William SHASHATY, appellant, v. Arthur H. GAVITT, et al., respondents.
DECISION & ORDER
In an action to recover damages for personal injuries, the plaintiff appeals, as limited by his brief, from so much of an order of the Supreme Court, Kings County (Velasquez, J.), dated October 6, 2016, as denied that branch of his motion which was for summary judgment on the issue of liability.
ORDERED that the order is affirmed insofar as appealed from, with costs.
On June 18, 2012, at approximately 11:30 a.m., the plaintiff, who was riding a motorcycle, collided with a vehicle owned by the defendant Foodliner, Inc., and operated by the defendant Arthur H. Gavitt. The collision took place at the intersection of 86th Street and Gatling Place in Brooklyn. At the time of the accident, the plaintiff was traveling east on 86th Street, and Gavitt was turning left from westbound 86th Street onto Gatling Place.
The plaintiff subsequently commenced this action against the defendants to recover damages for personal injuries. The plaintiff moved, inter alia, for summary judgment on the issue of liability. The Supreme Court denied that branch of the plaintiff's motion which was for summary judgment on the issue of liability.
“The driver of a vehicle intending to turn to the left within an intersection ․ shall yield the right of way to any vehicle approaching from the opposite direction which is within the intersection or so close as to constitute an immediate hazard” (Vehicle and Traffic Law § 1141). “The operator of a vehicle with the right-of-way is entitled to assume that the opposing driver will obey the traffic laws requiring him or her to yield” (Gause v. Martinez, 91 AD3d 595, 596; see Yelder v. Walters, 64 AD3d 762, 764). “Although a driver with a right-of-way also has a duty to use reasonable care to avoid a collision, ․ a driver with the right-of-way who has only seconds to react to a vehicle which has failed to yield is not comparatively negligent for failing to avoid the collision” (Yelder v. Walters, 64 AD3d at 764 [citations omitted]; see Fuertes v. City of New York, 146 AD3d 936, 937; Bennett v. Granata, 118 AD3d 652, 653).
Here, the plaintiff demonstrated, prima facie, that Gavitt was negligent in violating Vehicle and Traffic Law § 1141 “by making a left turn into the path of oncoming traffic without yielding the right of way to the plaintiff when the turn could not be made with reasonable safety” (Sirlin v. Schreib, 117 AD3d 819, 819; see Hyo Jin Yoon v. Guang Chen, 127 AD3d 1023, 1024; Ismail v. Burnbury, 118 AD3d 756, 757). The undisputed fact that Gavitt was, in fact, unable to complete his left turn “ ‘without being struck by [the plaintiff's] vehicle’ ” (Yelder v. Walters, 64 AD3d at 764, quoting Le Claire v. Pratt, 270 A.D.2d 612, 613) demonstrates that he violated Vehicle and Traffic Law § 1141 by failing to “yield the right of way to any vehicle approaching from the opposite direction which [was] ․ so close as to constitute an immediate hazard” (Vehicle and Traffic Law § 1141; see Hyo Jin Yoon v. Guang Chen, 127 AD3d at 1024; Ismail v. Burnbury, 118 AD3d at 757; Sirlin v. Schreib, 117 AD3d at 819; cf. Gause v. Martinez, 91 AD3d at 597). “Regardless of which vehicle entered the intersection first, [the plaintiff], as the driver with the right-of-way, was entitled to anticipate that [Gavitt] would obey traffic laws which required [him] to yield” (Yelder v. Walters, 64 AD3d at 764).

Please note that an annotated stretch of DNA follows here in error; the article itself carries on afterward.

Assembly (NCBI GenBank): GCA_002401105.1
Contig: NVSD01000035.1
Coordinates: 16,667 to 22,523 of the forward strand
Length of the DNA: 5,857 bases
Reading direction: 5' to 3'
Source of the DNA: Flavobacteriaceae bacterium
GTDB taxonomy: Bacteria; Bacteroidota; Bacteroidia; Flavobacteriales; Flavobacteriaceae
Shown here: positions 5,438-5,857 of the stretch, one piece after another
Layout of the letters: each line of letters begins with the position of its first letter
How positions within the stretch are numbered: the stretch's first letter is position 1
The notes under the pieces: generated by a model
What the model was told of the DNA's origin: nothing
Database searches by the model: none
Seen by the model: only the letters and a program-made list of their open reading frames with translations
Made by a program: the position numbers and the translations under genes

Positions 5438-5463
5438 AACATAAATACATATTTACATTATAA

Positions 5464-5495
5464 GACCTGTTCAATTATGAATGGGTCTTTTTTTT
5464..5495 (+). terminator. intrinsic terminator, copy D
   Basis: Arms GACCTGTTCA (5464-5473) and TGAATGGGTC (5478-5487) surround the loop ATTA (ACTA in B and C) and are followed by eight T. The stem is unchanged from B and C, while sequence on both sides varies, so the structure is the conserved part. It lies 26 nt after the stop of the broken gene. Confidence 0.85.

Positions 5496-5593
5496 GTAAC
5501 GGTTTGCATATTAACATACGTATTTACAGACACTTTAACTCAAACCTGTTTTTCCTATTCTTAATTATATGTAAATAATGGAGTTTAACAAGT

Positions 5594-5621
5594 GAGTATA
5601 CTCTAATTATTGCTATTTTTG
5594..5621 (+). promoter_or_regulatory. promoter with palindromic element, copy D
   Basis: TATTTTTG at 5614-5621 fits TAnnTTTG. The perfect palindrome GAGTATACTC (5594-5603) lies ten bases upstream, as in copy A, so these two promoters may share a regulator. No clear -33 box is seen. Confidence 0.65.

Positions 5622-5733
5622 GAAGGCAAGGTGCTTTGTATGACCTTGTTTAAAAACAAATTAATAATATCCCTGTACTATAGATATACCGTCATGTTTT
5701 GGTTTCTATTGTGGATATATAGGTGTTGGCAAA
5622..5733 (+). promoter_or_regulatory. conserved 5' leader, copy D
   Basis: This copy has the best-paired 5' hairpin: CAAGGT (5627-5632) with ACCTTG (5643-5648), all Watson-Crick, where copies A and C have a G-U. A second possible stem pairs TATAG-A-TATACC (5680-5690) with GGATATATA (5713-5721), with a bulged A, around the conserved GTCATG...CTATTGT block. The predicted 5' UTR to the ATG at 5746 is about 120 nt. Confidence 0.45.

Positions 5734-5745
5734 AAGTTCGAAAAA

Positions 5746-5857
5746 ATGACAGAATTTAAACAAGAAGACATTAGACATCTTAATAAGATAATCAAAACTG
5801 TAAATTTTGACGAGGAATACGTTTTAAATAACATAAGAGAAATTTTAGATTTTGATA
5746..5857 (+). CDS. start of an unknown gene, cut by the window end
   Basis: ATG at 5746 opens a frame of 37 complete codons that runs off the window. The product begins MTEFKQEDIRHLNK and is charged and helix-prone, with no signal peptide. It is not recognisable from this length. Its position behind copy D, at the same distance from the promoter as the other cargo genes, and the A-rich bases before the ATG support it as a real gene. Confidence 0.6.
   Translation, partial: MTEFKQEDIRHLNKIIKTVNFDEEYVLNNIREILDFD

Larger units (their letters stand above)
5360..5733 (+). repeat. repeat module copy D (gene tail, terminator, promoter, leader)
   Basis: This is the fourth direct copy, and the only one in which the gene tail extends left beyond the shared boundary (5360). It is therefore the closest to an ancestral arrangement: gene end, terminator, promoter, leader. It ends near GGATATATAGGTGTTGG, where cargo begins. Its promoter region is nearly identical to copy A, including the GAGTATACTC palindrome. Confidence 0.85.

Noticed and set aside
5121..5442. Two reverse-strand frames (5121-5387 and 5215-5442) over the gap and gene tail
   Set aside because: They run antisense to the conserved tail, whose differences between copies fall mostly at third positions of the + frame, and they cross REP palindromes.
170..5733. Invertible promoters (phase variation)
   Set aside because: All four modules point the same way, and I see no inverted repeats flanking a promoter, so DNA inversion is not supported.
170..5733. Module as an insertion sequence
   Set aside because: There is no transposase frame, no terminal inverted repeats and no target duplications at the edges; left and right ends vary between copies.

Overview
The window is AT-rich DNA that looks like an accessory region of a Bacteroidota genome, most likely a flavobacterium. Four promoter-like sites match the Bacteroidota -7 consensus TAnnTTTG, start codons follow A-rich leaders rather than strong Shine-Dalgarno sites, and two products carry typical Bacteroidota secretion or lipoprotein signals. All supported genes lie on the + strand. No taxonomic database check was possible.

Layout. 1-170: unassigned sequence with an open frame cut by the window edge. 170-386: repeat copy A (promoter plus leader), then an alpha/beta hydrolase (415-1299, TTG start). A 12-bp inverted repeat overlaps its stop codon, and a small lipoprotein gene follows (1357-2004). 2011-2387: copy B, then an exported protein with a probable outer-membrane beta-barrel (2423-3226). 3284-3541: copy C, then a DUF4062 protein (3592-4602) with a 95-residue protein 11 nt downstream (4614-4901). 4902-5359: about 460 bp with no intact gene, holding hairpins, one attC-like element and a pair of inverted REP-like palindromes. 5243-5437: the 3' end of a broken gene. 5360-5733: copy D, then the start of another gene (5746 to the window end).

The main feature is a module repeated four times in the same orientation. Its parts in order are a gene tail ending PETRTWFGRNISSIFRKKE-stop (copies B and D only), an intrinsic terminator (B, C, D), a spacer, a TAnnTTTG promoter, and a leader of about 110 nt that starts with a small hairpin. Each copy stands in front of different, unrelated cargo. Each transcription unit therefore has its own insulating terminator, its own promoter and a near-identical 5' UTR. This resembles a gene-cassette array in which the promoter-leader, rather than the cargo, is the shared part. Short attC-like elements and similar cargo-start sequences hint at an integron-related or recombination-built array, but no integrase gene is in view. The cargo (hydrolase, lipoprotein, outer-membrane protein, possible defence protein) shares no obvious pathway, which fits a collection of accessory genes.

The plaintiff also demonstrated, prima facie, that Gavitt's negligence was the sole proximate cause of the accident, and that the plaintiff was not comparatively at fault in the happening of the accident. In this regard, the plaintiff testified at his deposition that he was traveling at 25 miles per hour immediately prior to the accident and, upon seeing Gavitt commence making the left turn in front of him, he immediately applied his brakes in an attempt to avoid colliding with Gavitt's vehicle, but he was unable to avoid the collision (see Sirlin v. Schreib, 117 AD3d at 819–820; Ducie v. Ippolito, 95 AD3d 1067, 1068; Yelder v. Walters, 64 AD3d at 764).
In opposition to the plaintiff's prima facie showing, however, the defendants raised a triable issue of fact as to whether the plaintiff was traveling at an excessive rate of speed immediately prior to the accident and whether he could have avoided the accident through the exercise of reasonable care (see Rodriguez v. Klein, 116 AD3d 939, 940; see also Steiner v. Dincesen, 95 AD3d 877; Casaregola v. Farkouh, 1 AD3d 306, 307). Since issues of fact exist as to whether the plaintiff was comparatively at fault in the happening of the accident, the Supreme Court properly denied that branch of the plaintiff's motion which was for summary judgment on the issue of liability.
BALKIN, J.P., LEVENTHAL, CHAMBERS and MILLER, JJ., concur.